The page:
I saw the above meme on Facebook and I chuckled to myself, no internet, cell phone or tv? When did luxury entertainment items become necessity?
I would be more concerned with how people would deal with lack of electricity, no running water (it only said water which could be from the stream or a hand pump), no hot water, no flush toilets, keeping a fire going to heat the cabin, cooking with fire, lack of refrigeration, doing laundry by hand, and protection from nature be it wild animals or elements.
This notion that going without electronic devices is such a hardship that people are actually trying to decide if they could do without trivial items and services for a month in return for substantial cash prize seems ludicrous to me and honestly a little frightening.
I have not had cable tv for eight months and honestly I have only had cable for a small number of years over my whole lifetime. When I was growing up we had a black and white tv/radio with rabbit ears. I have always prefered to play outside rather than plunking down to watch the tube.
I did not get my first home computer until I was in college and I did not get internet until I moved out on my own. I admit I love the convenience of internet and it is my luxury of choice. Do I need it? No. Infact I have been weaning off social networks because I do not like the dependency that is created by them. Did you know if you do not log into Facebook for about a week it emails you to tell you what you are missing out on? CREEPY.
As for cell phones, I had one for a couple years, it beeped and bonged and doinked a lot. I don’t really know what it wanted but I found the little electronic very demanding. I also find it rude in most situations to use a cell phone in, I mean do you really need to talk while grocery shopping or dining or driving or walking? When I go out I want to socialize in person, not electronically. I will admit that having a cell phone is great for emergencies. If there is trouble, it is nice to be able to call for help.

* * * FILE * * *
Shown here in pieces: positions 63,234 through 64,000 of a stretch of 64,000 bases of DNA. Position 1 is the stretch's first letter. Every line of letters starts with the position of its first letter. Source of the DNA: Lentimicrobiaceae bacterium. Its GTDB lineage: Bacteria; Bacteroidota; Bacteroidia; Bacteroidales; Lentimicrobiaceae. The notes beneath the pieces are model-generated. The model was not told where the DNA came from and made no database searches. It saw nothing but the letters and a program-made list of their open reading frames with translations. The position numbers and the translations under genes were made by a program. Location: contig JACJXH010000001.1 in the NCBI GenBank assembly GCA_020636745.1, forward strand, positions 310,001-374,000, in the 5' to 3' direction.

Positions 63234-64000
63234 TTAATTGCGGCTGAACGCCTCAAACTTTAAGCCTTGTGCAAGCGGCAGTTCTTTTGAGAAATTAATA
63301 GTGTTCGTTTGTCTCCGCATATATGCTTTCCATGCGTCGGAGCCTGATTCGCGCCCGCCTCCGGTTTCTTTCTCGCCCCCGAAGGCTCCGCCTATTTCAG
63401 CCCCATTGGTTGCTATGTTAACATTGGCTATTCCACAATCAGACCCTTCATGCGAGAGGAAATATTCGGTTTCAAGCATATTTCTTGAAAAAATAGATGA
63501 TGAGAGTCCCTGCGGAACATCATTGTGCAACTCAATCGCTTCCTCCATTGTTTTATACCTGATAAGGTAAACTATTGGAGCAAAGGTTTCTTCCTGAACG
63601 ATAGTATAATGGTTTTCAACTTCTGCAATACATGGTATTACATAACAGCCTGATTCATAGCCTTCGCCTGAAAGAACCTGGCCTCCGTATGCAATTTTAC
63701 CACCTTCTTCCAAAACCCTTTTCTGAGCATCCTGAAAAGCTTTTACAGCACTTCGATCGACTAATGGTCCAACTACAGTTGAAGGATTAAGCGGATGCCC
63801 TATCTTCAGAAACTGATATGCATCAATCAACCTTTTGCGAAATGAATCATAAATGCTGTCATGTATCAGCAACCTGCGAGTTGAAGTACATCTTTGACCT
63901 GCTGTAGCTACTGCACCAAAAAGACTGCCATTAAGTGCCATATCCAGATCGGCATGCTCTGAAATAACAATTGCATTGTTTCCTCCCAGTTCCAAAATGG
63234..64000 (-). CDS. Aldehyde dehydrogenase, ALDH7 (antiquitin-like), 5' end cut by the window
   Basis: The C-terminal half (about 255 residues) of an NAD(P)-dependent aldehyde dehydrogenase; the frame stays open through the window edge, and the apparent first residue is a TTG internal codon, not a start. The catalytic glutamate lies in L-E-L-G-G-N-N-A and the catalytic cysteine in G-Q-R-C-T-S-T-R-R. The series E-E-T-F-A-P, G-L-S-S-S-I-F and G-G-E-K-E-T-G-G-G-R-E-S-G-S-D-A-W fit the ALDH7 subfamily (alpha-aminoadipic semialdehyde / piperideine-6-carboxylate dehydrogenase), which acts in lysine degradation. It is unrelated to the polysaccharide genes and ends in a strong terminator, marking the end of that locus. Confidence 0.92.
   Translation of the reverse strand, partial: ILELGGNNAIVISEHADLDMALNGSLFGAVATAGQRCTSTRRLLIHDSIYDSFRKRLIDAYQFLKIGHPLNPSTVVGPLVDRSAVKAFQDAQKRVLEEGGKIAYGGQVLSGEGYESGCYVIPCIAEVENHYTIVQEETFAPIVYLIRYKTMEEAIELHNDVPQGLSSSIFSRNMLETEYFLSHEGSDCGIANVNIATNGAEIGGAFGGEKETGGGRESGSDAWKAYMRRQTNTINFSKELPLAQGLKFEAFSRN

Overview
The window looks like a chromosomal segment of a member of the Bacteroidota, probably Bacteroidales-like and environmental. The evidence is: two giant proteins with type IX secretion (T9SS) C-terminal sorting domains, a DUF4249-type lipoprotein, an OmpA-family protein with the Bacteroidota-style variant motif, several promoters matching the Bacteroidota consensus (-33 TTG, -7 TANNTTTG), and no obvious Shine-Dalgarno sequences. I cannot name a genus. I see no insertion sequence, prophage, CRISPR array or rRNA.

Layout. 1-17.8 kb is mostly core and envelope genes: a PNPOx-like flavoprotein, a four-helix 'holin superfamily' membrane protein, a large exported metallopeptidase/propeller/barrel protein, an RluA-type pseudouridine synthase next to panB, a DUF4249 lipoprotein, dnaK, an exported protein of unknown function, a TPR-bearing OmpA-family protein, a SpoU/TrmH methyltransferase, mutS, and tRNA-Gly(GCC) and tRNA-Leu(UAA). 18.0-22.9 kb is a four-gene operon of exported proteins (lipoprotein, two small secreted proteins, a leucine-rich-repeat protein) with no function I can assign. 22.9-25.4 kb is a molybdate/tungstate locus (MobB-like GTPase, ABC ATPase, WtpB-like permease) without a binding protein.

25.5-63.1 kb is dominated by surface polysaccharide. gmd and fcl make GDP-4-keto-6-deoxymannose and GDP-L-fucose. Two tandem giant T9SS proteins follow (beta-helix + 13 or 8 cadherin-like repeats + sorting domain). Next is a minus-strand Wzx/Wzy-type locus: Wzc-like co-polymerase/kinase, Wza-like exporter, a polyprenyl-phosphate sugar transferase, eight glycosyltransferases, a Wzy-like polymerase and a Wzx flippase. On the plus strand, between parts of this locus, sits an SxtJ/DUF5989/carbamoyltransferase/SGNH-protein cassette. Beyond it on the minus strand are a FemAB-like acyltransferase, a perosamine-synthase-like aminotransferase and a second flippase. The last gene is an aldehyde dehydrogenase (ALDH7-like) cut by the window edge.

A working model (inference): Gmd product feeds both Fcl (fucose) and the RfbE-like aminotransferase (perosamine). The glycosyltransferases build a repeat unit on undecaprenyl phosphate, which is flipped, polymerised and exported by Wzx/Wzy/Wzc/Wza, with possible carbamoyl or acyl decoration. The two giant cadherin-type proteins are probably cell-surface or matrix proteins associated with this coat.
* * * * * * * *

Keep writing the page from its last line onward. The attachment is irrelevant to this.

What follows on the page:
So on one hand you have people who are unsure if they could unplug for a month. On the other hand you have people who think that off grid living would be sublime. How romantic the notion of a wee cabin in the woods would be! Forget the month and settle in for a lifetime of self sufficiency. Grow your own food, hunt, fish. No more bills coming in the mail, heck you are so remote you don’t even get mail service. But with the new found freedom come great responsibility and a need for skills you may or may not already have.
If you did not have running water, who would you get it to your house?
If you did not have a flush toilet, how would you deal with pee and poo?
How would you cope with garbage disposal?
Could you survive without electricity? If so how would you deal with things like refrigeration?
How would you cook?
How good are you at starting fires AND chopping and storing wood?
How would you store larder items to last a long time?
I mean the list goes on and on.
As with everything I say start now. If you think off grid living would be spectacular, start where you are. Just because you have utilities, you do not have to use them. Find alternative methods to do the things you normally do around the house. Learn the skills you need to not only survive but thrive. You don’t need to have the cabin in the woods to start your homesteading journey. Begin right where you are whether it is in a condo or a house, a mobile or a tent. Find what makes you happy and do it.
If you are the type that is dependant on technology, ask yourself why. Maybe you might find that turning off the device once in awhile could lead to a fun adventure of its own!